Commentary: Mental illness isn’t a choice

(Allison Roy/AQ)

We were halfway through practice when I started feeling dizzy. I ran across the court to get a ball and all of a sudden everything went blurry. I fell to the floor, luckily not for long. I was fine, but my coach insisted I sit down until I regained a bit of colour.

I was so embarrassed. I remember sitting in the coach’s office that day and burying my face in my hands. The team’s trainer asked me:

“Did you eat today?” 

And I wanted to disappear.

Are you stupid? Do you see what you’re doing? You must be insane! I thought.

I don’t know how I managed to avoid her question, but I did somehow. After politely refusing the bar of dried fruit she had offered me, I rushed outside and waited for my ride home.

The next day at training, my teammates were glad to see I was OK. The only problem was, I wasn’t.

A 20-year-old varsity volleyball player who measures her spinach and hides her leftover food in the side pocket of her gym bag is not OK.

My body may not have matched the stereotypical anorexic figure then, but I knew something wasn’t right. I grew more and more afraid of feeding my body. I told my coaches, my captain and a few close friends about my eating disorder, but I didn’t bother telling my teammates because I didn’t think they’d believe me.

I couldn’t keep up with the hectic student-athlete lifestyle because, obviously, I needed more energy. More energy would’ve meant more food, more food would’ve meant more calories and calories were the ultimate enemy.

Only eat one meal a day or no more than 900 calories a day, run 30 minutes before and after practice, drink coffee, lots of coffee and if you’re still hungry drink some more, try purging or just sleep it off, I’d tell myself.

I just desperately wanted to lose weight.

That year, right before our first championship game, my coach pulled me aside.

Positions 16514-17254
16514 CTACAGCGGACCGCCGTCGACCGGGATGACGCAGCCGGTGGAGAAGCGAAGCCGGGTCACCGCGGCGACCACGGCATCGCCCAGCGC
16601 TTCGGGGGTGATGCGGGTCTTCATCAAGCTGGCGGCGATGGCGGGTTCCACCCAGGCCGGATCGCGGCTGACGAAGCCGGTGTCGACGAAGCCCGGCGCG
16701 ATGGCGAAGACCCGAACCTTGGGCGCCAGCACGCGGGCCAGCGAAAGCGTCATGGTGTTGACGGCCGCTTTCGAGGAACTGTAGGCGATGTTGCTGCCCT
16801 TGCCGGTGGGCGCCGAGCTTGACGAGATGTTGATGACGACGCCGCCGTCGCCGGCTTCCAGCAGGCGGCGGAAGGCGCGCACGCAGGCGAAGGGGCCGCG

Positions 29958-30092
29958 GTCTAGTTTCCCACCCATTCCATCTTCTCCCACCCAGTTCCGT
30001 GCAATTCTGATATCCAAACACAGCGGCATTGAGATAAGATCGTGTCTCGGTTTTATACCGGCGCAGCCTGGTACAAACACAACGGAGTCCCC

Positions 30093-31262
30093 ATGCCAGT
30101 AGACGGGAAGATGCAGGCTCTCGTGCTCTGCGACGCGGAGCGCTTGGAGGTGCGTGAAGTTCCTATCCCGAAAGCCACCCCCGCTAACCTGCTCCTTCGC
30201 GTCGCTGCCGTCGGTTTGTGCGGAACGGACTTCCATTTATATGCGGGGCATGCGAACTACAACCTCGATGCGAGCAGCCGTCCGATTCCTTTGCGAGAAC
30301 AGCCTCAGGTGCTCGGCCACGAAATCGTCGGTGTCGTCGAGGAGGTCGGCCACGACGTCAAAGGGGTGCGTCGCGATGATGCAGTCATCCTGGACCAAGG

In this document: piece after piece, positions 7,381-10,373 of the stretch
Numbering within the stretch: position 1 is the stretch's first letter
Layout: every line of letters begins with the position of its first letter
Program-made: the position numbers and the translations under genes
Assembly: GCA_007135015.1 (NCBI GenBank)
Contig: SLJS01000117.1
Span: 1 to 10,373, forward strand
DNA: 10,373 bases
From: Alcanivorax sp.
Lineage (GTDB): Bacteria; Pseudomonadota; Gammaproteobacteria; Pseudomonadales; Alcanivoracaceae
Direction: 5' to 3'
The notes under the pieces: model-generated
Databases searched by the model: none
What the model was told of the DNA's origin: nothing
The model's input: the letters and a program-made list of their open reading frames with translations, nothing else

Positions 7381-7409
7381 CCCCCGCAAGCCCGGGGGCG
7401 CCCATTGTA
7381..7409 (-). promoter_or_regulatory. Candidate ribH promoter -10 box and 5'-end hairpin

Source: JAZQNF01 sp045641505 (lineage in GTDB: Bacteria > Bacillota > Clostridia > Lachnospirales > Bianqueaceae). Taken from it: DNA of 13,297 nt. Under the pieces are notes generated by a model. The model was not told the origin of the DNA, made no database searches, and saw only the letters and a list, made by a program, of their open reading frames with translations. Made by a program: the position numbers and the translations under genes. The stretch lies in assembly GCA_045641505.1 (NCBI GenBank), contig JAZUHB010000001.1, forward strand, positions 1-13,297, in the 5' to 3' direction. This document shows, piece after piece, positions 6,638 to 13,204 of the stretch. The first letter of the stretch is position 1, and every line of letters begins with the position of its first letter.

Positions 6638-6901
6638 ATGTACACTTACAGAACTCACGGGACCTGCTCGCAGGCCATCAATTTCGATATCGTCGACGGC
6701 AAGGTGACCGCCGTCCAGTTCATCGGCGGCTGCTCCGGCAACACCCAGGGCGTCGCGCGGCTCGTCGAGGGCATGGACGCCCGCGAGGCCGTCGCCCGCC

“I just don’t feel comfortable putting you on the court right now, it’s not safe,” he said. “We’ll get you back on your feet … there will always be next year.”

I knew he was right, so I took off my uniform, sat on the bench and cheered with what was left of my optimism.

I recall being so embarrassed, walking to the stands and telling my parents why I couldn’t play,

“Too weak? Too weak where? What do you mean, are you OK?” they asked.

I blamed myself for hurting them just like I blamed myself for everything. It was my fault, all of it, because I had chosen to stop eating, chosen to starve my brain, to isolate myself and to let it get out of control. I believed I deserved to be punished for all the stupid decisions I had made.

You did this to yourself, now suck it up, I thought.

It took me months of counseling and self-reflection to finally realize that I didn’t choose any of it. The voice in my head, the one constantly telling me that I was fat, she did. If I could’ve, I would’ve picked up a fork and unleashed myself from the prison I was trapped in. But I couldn’t. Eating disorders aren’t a choice.

Off the court and over time, I figured out how to separate myself from the disorder, learned how to hate it without necessarily hating myself and how to be more empathetic toward my body. I also stopped being so embarrassed.

I realized that I shouldn’t have been ashamed to begin with. I was trying my best even when my best wasn’t good enough. I was much more than the voice in my head trying to drag me in the wrong direction. We all are.

Mental illness isn’t a choice, but recovery is.